Mrs-O.com is a blog dedicated to chronicling the fashion and style of First Lady Michelle Obama. Founded September 2008. 


Entries in Kevork Kiledjian (1)


One to Watch: Kevork Kiledjian

Photo by Jim Watson / Getty Images

Last week I received a tip from reader "fashion boy," that the first lady's dress above hailed from the label Guilty Brotherhood. This was an exciting bit of news on two fronts, as 1) the dress was part of the President and First Lady's historic trip to India and Indonesia, yet even several months later, remained a mystery, and 2) Guilty Brotherhood is a label I'm not familiar with -- who doesn't love a new discovery? 

With a few emails sent, the dress proved to be from the line of Kevork Kiledjian, who also designed Guilty Brotherhood. A point of clarification: Kiledjian decided, after the SS11 collection for Guilty Brotherhood, that he will, from now on, develop his line under his own name. The dress is black and red feather print (not ikat, as many in the media, as well as this blog, speculated), from the designer's Fall Winter 2010 collection, and available at Ikram in Chicago.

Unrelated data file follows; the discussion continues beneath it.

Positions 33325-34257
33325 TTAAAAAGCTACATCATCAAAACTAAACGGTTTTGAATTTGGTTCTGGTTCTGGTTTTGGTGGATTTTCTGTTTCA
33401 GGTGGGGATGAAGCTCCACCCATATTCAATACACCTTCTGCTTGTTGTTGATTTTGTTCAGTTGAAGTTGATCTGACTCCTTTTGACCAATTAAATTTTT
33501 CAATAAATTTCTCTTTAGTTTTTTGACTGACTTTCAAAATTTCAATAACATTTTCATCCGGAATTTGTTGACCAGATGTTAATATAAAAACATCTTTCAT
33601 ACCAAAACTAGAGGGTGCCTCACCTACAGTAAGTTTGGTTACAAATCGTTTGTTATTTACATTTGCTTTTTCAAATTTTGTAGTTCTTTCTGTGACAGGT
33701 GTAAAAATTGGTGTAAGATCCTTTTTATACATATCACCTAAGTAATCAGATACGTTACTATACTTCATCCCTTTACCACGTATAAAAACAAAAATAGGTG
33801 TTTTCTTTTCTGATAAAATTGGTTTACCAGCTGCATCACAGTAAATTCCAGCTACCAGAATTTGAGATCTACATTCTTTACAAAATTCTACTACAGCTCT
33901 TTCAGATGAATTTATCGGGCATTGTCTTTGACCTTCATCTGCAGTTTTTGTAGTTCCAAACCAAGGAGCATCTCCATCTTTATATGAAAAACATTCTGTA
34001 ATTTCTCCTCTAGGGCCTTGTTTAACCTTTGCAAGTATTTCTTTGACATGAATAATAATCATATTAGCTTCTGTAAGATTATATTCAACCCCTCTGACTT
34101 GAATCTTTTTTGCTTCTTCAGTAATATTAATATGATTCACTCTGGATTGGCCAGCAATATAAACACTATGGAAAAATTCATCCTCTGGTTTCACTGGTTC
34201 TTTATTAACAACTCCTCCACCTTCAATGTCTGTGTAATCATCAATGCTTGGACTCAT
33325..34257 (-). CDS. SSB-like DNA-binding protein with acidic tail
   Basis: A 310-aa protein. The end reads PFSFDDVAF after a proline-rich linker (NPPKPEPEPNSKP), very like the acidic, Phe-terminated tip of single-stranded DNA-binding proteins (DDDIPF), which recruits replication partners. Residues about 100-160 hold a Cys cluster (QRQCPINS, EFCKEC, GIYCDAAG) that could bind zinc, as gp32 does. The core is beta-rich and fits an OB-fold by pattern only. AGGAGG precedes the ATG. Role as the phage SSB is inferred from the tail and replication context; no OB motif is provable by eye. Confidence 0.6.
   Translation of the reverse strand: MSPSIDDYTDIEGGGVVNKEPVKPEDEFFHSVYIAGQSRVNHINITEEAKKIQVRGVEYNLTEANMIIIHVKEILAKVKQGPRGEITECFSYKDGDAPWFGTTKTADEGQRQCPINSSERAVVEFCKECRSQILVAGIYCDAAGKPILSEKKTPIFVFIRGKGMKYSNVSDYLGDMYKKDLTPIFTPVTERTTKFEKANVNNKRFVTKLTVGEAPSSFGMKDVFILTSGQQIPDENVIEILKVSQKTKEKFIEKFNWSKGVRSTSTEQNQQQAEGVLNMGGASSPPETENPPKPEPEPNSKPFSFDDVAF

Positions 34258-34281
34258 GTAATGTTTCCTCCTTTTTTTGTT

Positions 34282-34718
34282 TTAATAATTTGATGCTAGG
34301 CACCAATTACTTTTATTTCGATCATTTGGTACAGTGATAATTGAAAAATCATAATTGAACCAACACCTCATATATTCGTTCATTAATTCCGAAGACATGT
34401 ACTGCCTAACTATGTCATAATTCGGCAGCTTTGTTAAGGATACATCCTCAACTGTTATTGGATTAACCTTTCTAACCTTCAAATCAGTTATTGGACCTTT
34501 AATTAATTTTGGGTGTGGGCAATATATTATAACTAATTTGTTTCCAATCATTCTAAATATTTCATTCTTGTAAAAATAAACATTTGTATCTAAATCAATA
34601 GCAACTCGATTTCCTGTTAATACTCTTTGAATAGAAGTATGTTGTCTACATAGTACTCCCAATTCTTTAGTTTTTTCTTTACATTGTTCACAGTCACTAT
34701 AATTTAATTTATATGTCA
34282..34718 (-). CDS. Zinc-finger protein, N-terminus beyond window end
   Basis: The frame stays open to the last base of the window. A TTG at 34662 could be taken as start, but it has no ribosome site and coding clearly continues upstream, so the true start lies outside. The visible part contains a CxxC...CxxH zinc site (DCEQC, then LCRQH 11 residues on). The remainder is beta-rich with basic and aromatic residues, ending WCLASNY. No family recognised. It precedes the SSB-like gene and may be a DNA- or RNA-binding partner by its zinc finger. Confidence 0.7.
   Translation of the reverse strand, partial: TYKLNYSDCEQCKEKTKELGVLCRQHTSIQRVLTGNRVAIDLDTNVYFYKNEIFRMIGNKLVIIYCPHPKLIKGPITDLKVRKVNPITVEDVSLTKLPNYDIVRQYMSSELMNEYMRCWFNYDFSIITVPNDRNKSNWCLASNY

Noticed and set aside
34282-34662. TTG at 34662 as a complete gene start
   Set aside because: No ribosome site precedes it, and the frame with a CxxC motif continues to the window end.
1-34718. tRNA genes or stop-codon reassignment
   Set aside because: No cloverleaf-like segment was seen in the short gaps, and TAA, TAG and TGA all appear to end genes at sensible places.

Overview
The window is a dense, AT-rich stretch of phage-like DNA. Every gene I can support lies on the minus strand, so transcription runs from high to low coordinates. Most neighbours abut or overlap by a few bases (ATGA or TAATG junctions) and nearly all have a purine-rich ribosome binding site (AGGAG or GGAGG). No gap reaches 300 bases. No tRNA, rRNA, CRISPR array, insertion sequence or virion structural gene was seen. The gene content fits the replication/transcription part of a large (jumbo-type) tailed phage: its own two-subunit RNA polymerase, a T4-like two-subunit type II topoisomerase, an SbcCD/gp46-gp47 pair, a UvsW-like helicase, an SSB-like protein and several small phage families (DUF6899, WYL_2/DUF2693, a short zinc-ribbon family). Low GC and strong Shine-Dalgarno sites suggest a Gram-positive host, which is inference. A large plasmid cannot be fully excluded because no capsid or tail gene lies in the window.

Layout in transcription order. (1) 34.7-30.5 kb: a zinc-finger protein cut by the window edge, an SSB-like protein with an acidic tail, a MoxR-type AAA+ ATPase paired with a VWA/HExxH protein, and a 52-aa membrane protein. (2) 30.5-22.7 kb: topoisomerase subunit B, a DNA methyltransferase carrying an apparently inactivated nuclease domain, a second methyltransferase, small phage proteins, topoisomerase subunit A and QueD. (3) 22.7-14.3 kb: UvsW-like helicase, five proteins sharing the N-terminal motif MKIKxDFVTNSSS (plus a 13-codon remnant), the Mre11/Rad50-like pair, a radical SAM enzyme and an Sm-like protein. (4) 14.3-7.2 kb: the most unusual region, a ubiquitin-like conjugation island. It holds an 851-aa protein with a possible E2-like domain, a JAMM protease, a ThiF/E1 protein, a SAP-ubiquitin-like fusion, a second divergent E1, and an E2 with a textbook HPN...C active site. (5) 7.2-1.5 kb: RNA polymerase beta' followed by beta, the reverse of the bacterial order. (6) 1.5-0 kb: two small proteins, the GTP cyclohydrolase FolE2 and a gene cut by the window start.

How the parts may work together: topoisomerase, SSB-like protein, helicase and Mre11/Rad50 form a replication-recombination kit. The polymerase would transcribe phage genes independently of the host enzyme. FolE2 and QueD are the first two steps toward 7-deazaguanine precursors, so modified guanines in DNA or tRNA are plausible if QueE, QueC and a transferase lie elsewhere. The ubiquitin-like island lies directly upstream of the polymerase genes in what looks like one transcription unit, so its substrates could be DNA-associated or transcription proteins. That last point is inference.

With that information in hand, I visited the Guilty Brotherhood website, to learn more about the designer and his sexy, avant garde designs, often constructed of leather and lace in black and vibrant red hues. 

"Torn by extremes all his life, Kevork Kiledjian has created a dualistic style defined by the relationship between luxe and urban. Founder of the brand Triiad, still recognized as a seminal success in the history of French street wear, Kiledjian has also been at the heart of brilliant and diverse collaborations in the fashion world and beyond. In 2008, Kiledjian, hoping to share his personal vision of luxury and his love for the modern woman, opened the doors of the provocative and sumptuous pret-a-porter Guilty Brotherhood house."

What fascinates me most about this pairing is the setting. Kiledjian certainly has one of the sexiest aesthetics of any designer in Mrs. O's repertoire. And yet, on the occasion she chose his work, Mrs. O was at her most modest, honoring the culture and custom of Indonesia. It is an interesting - one wonders, deliberate? - tension to ponder.